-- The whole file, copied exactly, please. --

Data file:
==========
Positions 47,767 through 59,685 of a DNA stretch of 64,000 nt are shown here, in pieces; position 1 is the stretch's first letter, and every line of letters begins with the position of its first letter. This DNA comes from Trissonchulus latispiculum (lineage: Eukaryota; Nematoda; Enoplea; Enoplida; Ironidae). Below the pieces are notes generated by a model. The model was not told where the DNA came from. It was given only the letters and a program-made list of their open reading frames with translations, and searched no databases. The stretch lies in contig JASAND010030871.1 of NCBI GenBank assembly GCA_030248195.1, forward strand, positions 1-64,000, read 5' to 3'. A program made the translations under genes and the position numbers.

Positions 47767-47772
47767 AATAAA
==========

Positions 47,767 through 59,685 of a DNA stretch of 64,000 nt are shown here, in pieces; position 1 is the stretch's first letter, and every line of letters begins with the position of its first letter. This DNA comes from Trissonchulus latispiculum (lineage: Eukaryota; Nematoda; Enoplea; Enoplida; Ironidae). Below the pieces are notes generated by a model. The model was not told where the DNA came from. It was given only the letters and a program-made list of their open reading frames with translations, and searched no databases. The stretch lies in contig JASAND010030871.1 of NCBI GenBank assembly GCA_030248195.1, forward strand, positions 1-64,000, read 5' to 3'. A program made the translations under genes and the position numbers.

Positions 47767-47772
47767 AATAAA